A prepaid expense is an expense that has been: Paid and incurred B. Incurred before it has been paid C. Paid before it has been incurred D. None of the above 7. Accounts that normally have credit balances are: Assets, Liabilities, and Shareholders' Equity B. Liabilities, Shareholders' Equity, and Revenues C. Liabilities, Shareholders' Equity, and Dividends D. Accumulated Depreciation, Liabilities, and Dividends 8. Which of the following statements is true? The journal is part of the general ledger. The specialized journals are part of the chart of accounts.

Each account in the general journal has a page number. All transactions journalized in the general journal are then posted to an account in the general ledger. Which of the following accounts normally has a debit balance? Which of the following entries would the accountant make? An advertising firm paid cash for a one-year building lease in advance. The correct journal entries would be: Debit Prepaid Leases, and credit Cash.

Debit Lease Expense, and credit Cash. Debit Prepaid Leases, and credit Accounts Payable. Debit Building, and credit Cash. The board of directors declared a dividend and paid it immediately to all stock- holders. The correct entries would be: Debit Dividend Expenses, and credit Cash. Debit Dividends, and credit Cash. Debit Dividends, and credit Dividends Payable. Which of the following statements is correct?

All accounts in the general ledger are numbered. When transactions are posted to an account, the journal page number is included. The general journal is often called the book of original entry. All of the above After a transaction is analyzed, the next likely step is: Posting to an account in the general ledger B. Enter it into a worksheet C. Journalizing into the general journal D. An Internet company receives a cash payment for future ads to be included on its Web site. Debit Cash, and credit Ad Revenue. Debit Cash, and credit Retained Earnings. This page intentionally left blank The Accounting Process: The latter steps are actually part of what is called the accounting cycle.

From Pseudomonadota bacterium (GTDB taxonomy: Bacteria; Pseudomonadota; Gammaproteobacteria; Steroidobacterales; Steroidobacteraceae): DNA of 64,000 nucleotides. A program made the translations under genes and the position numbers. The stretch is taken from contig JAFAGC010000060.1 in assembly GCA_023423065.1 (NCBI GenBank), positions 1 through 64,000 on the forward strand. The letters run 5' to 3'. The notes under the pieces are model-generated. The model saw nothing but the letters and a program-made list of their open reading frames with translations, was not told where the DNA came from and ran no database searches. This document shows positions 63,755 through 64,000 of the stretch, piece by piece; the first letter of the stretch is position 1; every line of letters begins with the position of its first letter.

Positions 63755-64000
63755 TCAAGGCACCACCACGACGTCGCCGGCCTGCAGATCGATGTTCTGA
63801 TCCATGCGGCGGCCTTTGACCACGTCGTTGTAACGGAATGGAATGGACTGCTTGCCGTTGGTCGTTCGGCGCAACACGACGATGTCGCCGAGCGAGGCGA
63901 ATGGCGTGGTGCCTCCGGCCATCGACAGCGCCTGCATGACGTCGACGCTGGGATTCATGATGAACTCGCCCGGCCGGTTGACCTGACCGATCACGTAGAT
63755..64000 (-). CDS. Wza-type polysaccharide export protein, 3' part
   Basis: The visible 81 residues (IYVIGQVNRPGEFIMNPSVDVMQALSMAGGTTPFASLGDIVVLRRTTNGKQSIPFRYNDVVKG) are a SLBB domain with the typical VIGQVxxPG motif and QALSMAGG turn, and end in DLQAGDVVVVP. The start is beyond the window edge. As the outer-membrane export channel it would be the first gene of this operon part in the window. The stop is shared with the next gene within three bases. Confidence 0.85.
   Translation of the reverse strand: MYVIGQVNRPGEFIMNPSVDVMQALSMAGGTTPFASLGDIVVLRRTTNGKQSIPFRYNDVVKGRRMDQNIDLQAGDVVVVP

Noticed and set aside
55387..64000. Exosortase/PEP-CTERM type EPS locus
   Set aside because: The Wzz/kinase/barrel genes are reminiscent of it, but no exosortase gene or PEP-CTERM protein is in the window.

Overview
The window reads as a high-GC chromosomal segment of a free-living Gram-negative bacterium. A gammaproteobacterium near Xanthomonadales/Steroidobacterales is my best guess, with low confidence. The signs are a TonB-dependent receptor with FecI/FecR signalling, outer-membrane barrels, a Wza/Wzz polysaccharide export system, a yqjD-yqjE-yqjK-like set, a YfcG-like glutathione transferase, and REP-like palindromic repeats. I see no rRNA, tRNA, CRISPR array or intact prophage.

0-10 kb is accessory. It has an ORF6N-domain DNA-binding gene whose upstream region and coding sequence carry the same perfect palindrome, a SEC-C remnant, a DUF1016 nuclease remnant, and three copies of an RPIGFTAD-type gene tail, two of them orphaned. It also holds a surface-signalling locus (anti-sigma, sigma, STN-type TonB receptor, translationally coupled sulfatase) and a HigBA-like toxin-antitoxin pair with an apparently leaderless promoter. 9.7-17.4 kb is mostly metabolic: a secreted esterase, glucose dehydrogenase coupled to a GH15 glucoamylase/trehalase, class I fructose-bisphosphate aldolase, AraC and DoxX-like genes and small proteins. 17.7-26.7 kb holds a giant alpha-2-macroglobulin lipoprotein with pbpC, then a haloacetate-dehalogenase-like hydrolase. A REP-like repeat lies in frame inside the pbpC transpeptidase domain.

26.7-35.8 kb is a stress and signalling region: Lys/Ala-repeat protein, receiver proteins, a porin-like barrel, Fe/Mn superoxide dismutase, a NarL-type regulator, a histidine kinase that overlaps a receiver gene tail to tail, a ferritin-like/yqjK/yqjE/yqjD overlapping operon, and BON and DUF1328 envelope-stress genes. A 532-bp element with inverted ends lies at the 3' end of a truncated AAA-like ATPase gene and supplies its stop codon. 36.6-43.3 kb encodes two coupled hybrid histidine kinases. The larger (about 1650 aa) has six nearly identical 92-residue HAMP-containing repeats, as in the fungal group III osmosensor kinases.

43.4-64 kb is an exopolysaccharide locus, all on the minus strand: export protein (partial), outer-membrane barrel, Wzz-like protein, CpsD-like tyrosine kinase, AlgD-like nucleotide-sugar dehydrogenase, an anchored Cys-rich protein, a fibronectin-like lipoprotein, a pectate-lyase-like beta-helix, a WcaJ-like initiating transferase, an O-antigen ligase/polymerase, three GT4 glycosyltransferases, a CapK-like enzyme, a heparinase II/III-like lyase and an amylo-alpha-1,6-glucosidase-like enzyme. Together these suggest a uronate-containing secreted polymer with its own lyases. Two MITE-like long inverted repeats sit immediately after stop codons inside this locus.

The accounting cycle is a series of steps that the accountant goes through from the point that a business transaction occurs until the financial statements are prepared. A summary of these steps are listed below: Identify a business transaction, which is found on a source docu- ment, such as an invoice. All transactions entered into the accounting system must have a supporting source document. Analyze the transaction; that is, determine what amounts are to be journalized, which accounts are affected, and whether the accounts are to be debited or credited.

Journalize the transaction by recording it into the appropriate journal as a debit and credit. Post the journal entries to the appropriate accounts in the general ledger. Prepare a trail balance and a worksheet at the end of a period in which statements are to be prepared.

Verify that the sum of debits equals the sum of credits. Make adjusting entries to all appropriate accrual and deferred accounts onto the worksheet. These entries are then journalized and posted to the accounts. Prepare and make closing entries to all temporary revenue and expenses accounts. Prepare an adjusted trial balance after the closing entries are made to determine if all debits and credits balance.

Prepare the financial statements. Steps 1 through 4 were covered in the last chapter. We now turn to step 5, the preparation of a trial balance and the worksheet. First, the accountant prepares a worksheet, which includes a trial balance of all the accounts in the accounting system. A trial balance is simply a listing of the cur- rent balances of all accounts in the general ledger. A major purpose of the trial balance is to check that the total of all debits equals the total of all credits.

The trial balance is entered directly on the worksheet. The worksheet see Exhibit 5. It starts with the unadjusted trial balance taken from the general ledger being placed in columns two and three see Exhibit 5. Any required adjustments to entries for the appropriate accounts are entered into the next two columns. What Are Adjusting Entries?